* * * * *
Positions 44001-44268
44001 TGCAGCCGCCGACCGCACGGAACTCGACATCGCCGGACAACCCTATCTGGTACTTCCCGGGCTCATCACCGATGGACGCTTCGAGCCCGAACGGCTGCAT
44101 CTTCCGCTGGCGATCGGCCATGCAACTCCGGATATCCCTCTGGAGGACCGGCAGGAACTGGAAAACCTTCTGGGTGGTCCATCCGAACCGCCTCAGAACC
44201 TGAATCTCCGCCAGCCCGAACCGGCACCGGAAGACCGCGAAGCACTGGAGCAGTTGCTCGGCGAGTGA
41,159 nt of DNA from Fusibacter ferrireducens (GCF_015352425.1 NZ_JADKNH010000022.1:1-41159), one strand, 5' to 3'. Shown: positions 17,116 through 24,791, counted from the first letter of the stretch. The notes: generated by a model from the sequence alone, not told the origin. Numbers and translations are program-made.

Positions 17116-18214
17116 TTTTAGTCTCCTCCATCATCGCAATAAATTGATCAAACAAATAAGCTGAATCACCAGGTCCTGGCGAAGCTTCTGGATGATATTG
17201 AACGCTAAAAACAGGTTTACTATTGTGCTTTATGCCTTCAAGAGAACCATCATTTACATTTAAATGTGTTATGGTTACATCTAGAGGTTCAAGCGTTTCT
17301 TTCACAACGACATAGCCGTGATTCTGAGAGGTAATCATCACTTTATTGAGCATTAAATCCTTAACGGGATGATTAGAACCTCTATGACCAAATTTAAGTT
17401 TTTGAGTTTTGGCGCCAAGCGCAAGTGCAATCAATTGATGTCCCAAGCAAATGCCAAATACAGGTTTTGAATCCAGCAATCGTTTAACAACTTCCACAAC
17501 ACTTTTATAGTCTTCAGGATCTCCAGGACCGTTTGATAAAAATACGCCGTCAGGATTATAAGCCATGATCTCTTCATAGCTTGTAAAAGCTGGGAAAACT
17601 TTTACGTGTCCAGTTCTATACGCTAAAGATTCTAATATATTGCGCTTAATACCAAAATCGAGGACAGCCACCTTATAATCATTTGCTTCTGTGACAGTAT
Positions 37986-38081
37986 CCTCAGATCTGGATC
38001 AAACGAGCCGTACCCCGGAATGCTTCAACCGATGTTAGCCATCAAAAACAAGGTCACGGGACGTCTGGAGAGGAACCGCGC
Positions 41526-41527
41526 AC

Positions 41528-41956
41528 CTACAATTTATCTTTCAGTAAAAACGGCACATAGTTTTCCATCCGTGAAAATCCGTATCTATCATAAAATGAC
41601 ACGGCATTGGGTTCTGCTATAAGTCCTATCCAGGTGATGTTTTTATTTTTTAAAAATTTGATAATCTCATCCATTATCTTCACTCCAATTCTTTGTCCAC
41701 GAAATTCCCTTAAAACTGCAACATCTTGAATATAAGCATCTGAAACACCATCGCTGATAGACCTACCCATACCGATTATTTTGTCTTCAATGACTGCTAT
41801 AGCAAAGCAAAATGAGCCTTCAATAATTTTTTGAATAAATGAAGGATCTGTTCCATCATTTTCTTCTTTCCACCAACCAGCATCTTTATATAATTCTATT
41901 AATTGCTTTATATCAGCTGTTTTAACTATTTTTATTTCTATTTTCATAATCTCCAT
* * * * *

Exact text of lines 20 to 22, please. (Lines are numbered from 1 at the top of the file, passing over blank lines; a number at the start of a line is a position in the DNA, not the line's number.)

41601 ACGGCATTGGGTTCTGCTATAAGTCCTATCCAGGTGATGTTTTTATTTTTTAAAAATTTGATAATCTCATCCATTATCTTCACTCCAATTCTTTGTCCAC
41701 GAAATTCCCTTAAAACTGCAACATCTTGAATATAAGCATCTGAAACACCATCGCTGATAGACCTACCCATACCGATTATTTTGTCTTCAATGACTGCTAT
41801 AGCAAAGCAAAATGAGCCTTCAATAATTTTTTGAATAAATGAAGGATCTGTTCCATCATTTTCTTCTTTCCACCAACCAGCATCTTTATATAATTCTATT